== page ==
The first novel by Albania’s great man of letters, Ismail Kadare, appeared in English in 1971 in a relay translation. The English translator of THE GENERAL OF THE DEAD ARMY, Derek Coltman, based his work on the French of Isuf Vrioni. An Italian general and a priest are sent to Albania to find and return the bones of their country’s war dead for burial. Written under Enver Hoxha’s repressive Communist dictatorship, Kadare’s novel raises questions about the futility of war and gestures of national pride.

Kadare is acclaimed as one of the foremost European writers of the twentieth century, and is one of the few internationally known writers in Albanian. He was the inaugural winner of the Man Booker International Prize in 2005. The format of the prize at the time allowed non-anglophone authors to nominate one of their English translators to receive a separate award. Kadare nominated David Bellos, who has translated seven of his other novels – also as retranslations from the French.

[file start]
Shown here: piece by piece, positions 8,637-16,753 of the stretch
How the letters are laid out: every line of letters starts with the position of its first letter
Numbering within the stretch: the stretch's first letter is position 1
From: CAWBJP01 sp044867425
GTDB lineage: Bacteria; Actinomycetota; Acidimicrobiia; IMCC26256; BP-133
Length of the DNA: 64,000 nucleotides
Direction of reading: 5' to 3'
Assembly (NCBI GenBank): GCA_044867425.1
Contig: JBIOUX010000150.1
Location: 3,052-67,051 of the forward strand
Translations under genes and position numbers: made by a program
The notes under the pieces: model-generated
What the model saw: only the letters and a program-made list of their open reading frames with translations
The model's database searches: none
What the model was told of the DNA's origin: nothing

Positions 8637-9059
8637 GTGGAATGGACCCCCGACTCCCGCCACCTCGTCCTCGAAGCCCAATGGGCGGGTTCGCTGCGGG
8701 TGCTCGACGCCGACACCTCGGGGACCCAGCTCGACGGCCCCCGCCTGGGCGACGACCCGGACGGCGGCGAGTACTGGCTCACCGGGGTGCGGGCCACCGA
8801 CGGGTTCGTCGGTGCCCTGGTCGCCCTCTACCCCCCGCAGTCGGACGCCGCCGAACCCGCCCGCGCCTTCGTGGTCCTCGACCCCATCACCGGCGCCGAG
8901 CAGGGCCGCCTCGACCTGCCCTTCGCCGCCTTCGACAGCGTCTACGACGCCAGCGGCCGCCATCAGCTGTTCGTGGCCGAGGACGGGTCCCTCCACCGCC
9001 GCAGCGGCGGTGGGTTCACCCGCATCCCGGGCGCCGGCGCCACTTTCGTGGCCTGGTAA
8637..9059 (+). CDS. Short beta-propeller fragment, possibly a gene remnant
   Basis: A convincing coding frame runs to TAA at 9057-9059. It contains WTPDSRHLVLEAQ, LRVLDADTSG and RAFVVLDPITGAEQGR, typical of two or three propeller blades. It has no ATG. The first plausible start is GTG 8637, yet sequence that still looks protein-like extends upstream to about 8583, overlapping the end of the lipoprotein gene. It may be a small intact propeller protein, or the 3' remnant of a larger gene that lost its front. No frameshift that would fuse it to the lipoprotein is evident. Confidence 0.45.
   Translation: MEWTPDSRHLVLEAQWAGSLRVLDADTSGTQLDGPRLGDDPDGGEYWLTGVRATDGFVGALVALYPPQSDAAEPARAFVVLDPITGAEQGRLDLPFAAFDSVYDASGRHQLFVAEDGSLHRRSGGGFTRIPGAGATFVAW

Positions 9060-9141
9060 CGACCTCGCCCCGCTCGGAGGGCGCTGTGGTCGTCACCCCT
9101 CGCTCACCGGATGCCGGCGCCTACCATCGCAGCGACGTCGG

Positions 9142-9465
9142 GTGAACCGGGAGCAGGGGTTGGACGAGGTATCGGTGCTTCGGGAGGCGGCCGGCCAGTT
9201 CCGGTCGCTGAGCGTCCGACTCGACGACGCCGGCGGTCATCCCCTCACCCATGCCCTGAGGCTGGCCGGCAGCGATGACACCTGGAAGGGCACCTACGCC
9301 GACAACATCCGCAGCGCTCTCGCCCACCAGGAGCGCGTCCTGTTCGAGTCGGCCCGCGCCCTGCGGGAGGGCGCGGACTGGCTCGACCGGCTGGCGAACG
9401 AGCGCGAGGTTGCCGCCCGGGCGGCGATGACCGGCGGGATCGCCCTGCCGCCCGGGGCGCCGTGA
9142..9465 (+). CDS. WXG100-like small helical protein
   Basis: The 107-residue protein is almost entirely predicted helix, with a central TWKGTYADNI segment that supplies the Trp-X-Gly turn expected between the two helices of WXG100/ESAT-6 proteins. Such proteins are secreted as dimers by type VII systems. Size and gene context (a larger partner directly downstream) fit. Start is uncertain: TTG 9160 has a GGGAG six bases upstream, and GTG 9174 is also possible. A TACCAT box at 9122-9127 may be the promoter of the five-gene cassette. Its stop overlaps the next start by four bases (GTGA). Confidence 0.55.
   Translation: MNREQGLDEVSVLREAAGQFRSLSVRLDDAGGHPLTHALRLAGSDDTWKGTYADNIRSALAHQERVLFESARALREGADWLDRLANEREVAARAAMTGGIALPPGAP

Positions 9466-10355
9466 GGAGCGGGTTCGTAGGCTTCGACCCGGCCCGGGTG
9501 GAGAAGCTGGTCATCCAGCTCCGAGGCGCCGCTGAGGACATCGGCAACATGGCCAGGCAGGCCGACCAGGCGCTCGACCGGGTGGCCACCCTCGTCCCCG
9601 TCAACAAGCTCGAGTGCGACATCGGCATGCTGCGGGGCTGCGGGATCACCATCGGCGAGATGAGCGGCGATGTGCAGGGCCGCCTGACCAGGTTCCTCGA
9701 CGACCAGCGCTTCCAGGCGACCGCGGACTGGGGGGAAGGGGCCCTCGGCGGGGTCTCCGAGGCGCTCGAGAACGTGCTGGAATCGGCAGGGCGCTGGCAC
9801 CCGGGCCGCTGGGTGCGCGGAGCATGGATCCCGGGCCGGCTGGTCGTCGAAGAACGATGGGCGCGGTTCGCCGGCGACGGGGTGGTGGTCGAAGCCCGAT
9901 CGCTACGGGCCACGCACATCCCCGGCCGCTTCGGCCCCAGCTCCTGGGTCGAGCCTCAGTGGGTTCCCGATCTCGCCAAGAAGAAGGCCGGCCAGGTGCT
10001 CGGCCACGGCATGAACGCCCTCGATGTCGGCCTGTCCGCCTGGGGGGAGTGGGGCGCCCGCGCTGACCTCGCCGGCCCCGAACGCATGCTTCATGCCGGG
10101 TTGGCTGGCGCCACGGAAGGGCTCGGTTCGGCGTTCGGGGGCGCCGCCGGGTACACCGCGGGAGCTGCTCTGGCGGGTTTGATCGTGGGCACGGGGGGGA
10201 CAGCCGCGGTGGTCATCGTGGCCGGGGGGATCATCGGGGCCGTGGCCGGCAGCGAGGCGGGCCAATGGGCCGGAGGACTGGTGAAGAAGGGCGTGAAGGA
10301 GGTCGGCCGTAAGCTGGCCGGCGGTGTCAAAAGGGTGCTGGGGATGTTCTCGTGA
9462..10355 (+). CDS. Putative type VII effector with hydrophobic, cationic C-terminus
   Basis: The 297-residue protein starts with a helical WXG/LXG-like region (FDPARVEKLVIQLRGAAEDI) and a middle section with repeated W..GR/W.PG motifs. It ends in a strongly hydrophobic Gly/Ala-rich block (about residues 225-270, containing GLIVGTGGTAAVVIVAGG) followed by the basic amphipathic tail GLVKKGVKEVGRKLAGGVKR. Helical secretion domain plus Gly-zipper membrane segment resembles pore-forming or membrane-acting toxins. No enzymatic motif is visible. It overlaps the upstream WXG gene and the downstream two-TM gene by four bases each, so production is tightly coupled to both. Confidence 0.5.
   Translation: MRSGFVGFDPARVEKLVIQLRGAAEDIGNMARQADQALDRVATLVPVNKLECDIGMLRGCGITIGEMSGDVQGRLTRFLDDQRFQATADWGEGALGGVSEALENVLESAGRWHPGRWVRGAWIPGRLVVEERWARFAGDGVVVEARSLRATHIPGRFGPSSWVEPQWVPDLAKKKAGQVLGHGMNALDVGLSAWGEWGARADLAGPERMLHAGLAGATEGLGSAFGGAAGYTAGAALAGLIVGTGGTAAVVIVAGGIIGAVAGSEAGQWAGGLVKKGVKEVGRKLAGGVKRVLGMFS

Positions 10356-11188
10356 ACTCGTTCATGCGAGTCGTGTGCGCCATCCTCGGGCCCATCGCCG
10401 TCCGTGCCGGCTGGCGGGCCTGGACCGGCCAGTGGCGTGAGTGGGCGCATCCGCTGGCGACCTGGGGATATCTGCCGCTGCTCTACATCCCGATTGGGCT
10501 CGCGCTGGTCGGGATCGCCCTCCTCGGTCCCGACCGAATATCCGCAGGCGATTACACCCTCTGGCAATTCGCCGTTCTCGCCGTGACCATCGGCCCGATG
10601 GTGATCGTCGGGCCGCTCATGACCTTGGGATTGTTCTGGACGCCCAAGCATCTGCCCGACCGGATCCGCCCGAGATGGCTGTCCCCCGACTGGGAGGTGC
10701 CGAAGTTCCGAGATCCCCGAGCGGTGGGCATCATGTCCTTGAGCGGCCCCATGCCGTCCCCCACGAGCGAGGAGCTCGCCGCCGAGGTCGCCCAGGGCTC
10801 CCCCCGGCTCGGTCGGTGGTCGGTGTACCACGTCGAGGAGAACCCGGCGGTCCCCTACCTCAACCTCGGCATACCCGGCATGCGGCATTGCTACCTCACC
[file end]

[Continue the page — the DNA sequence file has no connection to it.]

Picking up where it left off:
According to Bellos, Kadare and Isuf Vrioni worked together so closely on the French versions of his books that the author actually preferred them to be translated from French rather than Albanian. Vrioni grew up and studied in Paris as the son of the Albanian ambassador. After WWII he was persecuted by Albania’s Communist regime and imprisoned for more than a decade. He started translating works into French during his long imprisonment to keep his memory of civilisation alive. Later, after the fall of Communism, he worked in human rights before being appointed his country’s representative to UNESCO. He also wrote a memoir, MONDES EFFACÉS: SOUVENIRS D’UN EUROPÉEN; you can read an extract in English here.